If you do give your cat peanut butter, watch it while eating, and if you serve it peanut butter in a spoon such as to give it medication, keep the helping on the smaller side. Think of the size of the cat's mouth and what it could reasonably swallow.


Cats can have food allergies and some cats have allergic reactions to peanut butter, or other ingredients mixed into the peanut butter besides the obvious.

If you have just started to give your cat peanut butter, watch them to see how they handle it.

Sudden development of these symptoms they indicate a food allergy:

Can Cats Eat Peanut Butter | Innovet Pet

Be mindful that it is also possible for a food allergy to develop at any time in life, so if your cat has had peanut butter but they start having these symptoms in a pattern after eating peanut butter, they could have developed an allergy to it.

If the symptoms do not quickly go away, occur with other symptoms, or are severe, you should take your cat to the vet to ensure they don't have an illness or need medical assistance for a severe allergic reaction.

The Answer

Cats can eat peanut butter in small amounts, if they are not allergic to it. Peanut butter may be a life-changing way to give your cat medicine. And in moderation, peanut butter can add enjoyment to you and your cat's lives.

Do be mindful of the amount you serve to your cat at one time, say on a spoon.

Do limit giving cats peanut butter to no more than three times a week.

Don't give them peanut butter while "unattended."

Don't freak out if they get in some peanut butter or you've given them some peanut butter.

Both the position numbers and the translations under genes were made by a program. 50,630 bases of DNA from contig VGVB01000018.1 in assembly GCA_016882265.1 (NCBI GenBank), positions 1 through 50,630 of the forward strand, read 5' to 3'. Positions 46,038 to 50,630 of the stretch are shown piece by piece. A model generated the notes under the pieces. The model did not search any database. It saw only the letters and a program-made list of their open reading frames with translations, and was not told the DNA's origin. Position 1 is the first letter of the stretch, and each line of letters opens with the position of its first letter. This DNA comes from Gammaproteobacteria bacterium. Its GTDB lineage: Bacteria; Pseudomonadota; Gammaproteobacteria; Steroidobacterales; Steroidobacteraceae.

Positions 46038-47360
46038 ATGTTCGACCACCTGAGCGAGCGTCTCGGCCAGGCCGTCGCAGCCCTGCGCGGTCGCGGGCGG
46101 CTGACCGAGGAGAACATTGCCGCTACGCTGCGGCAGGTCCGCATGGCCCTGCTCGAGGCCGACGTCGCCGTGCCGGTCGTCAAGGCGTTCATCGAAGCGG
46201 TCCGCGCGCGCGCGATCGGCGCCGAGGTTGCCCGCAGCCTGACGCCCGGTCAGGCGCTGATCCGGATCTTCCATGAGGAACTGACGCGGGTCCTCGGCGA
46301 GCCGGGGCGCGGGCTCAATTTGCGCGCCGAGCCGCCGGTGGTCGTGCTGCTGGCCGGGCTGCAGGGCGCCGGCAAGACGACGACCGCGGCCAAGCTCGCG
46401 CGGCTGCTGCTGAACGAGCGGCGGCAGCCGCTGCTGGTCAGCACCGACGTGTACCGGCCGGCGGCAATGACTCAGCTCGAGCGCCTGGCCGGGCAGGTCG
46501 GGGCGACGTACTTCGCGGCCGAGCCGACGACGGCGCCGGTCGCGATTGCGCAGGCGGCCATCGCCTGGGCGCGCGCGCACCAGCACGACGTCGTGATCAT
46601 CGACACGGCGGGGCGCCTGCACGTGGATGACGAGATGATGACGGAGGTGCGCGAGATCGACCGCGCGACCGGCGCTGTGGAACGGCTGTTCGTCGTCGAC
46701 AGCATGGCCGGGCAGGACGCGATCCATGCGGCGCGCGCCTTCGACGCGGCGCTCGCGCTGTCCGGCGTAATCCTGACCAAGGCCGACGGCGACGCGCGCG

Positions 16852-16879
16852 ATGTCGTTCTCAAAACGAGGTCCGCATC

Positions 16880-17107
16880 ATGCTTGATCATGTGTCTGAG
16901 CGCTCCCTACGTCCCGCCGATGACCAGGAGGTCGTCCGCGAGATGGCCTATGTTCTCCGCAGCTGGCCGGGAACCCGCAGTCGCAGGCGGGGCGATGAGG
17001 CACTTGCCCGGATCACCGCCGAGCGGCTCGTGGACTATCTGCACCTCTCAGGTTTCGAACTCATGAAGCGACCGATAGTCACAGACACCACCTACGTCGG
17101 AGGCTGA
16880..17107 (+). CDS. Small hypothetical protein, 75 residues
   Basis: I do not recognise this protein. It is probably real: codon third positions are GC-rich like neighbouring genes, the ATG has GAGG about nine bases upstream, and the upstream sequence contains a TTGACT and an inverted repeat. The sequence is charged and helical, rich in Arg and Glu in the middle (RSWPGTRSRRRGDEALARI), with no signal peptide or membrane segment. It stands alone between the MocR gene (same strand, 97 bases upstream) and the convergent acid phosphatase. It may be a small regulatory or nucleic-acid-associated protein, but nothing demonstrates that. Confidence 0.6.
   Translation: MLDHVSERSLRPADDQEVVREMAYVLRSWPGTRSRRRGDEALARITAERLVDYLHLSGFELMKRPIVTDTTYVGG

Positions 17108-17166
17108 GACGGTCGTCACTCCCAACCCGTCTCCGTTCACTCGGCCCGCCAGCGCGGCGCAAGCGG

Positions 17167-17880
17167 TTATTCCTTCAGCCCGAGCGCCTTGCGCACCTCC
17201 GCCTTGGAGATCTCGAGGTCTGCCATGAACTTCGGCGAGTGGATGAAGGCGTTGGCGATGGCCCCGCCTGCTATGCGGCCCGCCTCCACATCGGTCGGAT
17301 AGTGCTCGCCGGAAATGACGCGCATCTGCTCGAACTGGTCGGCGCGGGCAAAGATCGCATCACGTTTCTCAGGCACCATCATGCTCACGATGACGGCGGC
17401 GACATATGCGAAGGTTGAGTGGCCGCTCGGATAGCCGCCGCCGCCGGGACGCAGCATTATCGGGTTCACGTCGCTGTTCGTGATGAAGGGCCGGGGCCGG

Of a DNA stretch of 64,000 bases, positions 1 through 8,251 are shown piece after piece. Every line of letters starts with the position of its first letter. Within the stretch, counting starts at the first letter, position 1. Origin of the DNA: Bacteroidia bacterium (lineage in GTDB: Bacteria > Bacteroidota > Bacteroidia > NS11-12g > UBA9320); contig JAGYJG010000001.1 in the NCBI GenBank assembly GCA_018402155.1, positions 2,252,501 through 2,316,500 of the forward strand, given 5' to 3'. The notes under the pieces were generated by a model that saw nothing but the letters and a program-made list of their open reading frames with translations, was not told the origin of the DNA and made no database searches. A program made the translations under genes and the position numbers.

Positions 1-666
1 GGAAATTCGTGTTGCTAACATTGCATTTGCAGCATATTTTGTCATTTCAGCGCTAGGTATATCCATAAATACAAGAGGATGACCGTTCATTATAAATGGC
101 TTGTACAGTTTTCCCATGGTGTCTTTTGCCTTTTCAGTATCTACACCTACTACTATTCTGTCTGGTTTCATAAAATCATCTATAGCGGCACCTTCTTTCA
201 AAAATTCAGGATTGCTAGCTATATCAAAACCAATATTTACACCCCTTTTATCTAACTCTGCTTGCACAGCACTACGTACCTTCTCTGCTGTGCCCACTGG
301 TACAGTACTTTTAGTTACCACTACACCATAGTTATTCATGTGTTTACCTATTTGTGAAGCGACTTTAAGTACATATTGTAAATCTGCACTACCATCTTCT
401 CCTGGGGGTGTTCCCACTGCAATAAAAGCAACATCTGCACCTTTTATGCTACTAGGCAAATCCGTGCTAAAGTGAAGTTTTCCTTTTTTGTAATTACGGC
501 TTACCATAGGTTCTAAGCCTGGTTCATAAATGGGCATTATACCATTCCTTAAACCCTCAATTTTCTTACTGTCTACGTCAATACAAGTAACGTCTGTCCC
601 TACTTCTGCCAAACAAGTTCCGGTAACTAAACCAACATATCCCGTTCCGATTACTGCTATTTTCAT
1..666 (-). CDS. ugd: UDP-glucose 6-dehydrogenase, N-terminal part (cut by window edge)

Don't give peanut butter to cats with digestive problems or problems that may impact their ability to swallow.

Don't use peanut butter to round out the diet of a cat with nutritional problems.

Cat Nutrition

Cats should meet their nutritional requirements with high-quality cat food. Notice the high-quality. You can vary the cat foods so it doesn't seem so boring, but cat food is designed for cats for a reason. They have special diet requirements.

High-quality cat foods contain more of what your cat needs and less of what it doesn't. They need meat, mostly meat, and very little carbohydrates or fat.

Canned cat food should be a large part of their diet, though having a high-quality kibble can help maintain the constant, moderate access to food that your cat usually needs.  Obese cats may need mealtime feeding only.

Cats should have clean water available at all times.

Table scraps, treats, and human foods are fun. But you want to limit the amount of these foods that your cat eats, particularly for cats who are overweight and with some types of foods that are toxic. Treats and safe human foods should make up no more than 10% of the cat's diet.

You might save treats and other foods not specifically made for cats for giving medication or calming a cat during a stressful event. Though if the latter happens too often, you'll probably need to think of another method of calming them. Regular feeding of treats and human foods can lead to weight problems or other health issues.